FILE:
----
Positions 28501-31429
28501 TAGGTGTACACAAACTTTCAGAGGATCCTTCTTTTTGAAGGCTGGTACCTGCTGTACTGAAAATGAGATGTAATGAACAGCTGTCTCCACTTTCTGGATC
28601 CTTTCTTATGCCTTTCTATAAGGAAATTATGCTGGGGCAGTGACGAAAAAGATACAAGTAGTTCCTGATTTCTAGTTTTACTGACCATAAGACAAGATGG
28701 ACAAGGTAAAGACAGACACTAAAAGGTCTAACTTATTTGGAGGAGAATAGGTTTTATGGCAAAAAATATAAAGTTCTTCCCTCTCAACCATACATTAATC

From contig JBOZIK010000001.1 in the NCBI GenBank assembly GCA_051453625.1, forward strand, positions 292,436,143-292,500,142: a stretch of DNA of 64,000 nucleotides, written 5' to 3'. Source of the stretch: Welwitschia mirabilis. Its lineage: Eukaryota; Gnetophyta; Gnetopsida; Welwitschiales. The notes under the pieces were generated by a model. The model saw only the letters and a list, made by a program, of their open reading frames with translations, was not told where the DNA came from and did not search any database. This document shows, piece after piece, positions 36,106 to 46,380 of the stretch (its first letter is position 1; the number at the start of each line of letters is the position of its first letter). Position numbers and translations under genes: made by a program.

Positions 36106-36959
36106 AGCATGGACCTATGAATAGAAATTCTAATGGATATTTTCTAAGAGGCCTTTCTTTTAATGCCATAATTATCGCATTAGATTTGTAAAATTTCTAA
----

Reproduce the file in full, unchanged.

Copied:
Positions 28501-31429
28501 TAGGTGTACACAAACTTTCAGAGGATCCTTCTTTTTGAAGGCTGGTACCTGCTGTACTGAAAATGAGATGTAATGAACAGCTGTCTCCACTTTCTGGATC
28601 CTTTCTTATGCCTTTCTATAAGGAAATTATGCTGGGGCAGTGACGAAAAAGATACAAGTAGTTCCTGATTTCTAGTTTTACTGACCATAAGACAAGATGG
28701 ACAAGGTAAAGACAGACACTAAAAGGTCTAACTTATTTGGAGGAGAATAGGTTTTATGGCAAAAAATATAAAGTTCTTCCCTCTCAACCATACATTAATC

From contig JBOZIK010000001.1 in the NCBI GenBank assembly GCA_051453625.1, forward strand, positions 292,436,143-292,500,142: a stretch of DNA of 64,000 nucleotides, written 5' to 3'. Source of the stretch: Welwitschia mirabilis. Its lineage: Eukaryota; Gnetophyta; Gnetopsida; Welwitschiales. The notes under the pieces were generated by a model. The model saw only the letters and a list, made by a program, of their open reading frames with translations, was not told where the DNA came from and did not search any database. This document shows, piece after piece, positions 36,106 to 46,380 of the stretch (its first letter is position 1; the number at the start of each line of letters is the position of its first letter). Position numbers and translations under genes: made by a program.

Positions 36106-36959
36106 AGCATGGACCTATGAATAGAAATTCTAATGGATATTTTCTAAGAGGCCTTTCTTTTAATGCCATAATTATCGCATTAGATTTGTAAAATTTCTAA